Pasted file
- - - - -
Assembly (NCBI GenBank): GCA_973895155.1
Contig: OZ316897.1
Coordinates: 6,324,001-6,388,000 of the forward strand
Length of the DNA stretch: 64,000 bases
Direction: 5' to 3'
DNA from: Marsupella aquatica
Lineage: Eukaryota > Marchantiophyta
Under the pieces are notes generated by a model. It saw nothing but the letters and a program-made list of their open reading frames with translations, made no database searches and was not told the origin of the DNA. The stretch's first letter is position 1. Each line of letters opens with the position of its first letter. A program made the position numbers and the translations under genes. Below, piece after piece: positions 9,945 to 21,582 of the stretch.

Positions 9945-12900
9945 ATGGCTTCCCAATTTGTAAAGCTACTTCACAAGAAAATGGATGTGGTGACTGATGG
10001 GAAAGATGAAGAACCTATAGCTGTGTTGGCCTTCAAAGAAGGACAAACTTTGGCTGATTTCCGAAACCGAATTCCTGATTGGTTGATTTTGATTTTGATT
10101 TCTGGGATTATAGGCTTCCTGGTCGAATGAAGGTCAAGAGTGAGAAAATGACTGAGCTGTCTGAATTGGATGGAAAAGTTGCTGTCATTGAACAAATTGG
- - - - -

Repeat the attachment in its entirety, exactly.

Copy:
Assembly (NCBI GenBank): GCA_973895155.1
Contig: OZ316897.1
Coordinates: 6,324,001-6,388,000 of the forward strand
Length of the DNA stretch: 64,000 bases
Direction: 5' to 3'
DNA from: Marsupella aquatica
Lineage: Eukaryota > Marchantiophyta
Under the pieces are notes generated by a model. It saw nothing but the letters and a program-made list of their open reading frames with translations, made no database searches and was not told the origin of the DNA. The stretch's first letter is position 1. Each line of letters opens with the position of its first letter. A program made the position numbers and the translations under genes. Below, piece after piece: positions 9,945 to 21,582 of the stretch.

Positions 9945-12900
9945 ATGGCTTCCCAATTTGTAAAGCTACTTCACAAGAAAATGGATGTGGTGACTGATGG
10001 GAAAGATGAAGAACCTATAGCTGTGTTGGCCTTCAAAGAAGGACAAACTTTGGCTGATTTCCGAAACCGAATTCCTGATTGGTTGATTTTGATTTTGATT
10101 TCTGGGATTATAGGCTTCCTGGTCGAATGAAGGTCAAGAGTGAGAAAATGACTGAGCTGTCTGAATTGGATGGAAAAGTTGCTGTCATTGAACAAATTGG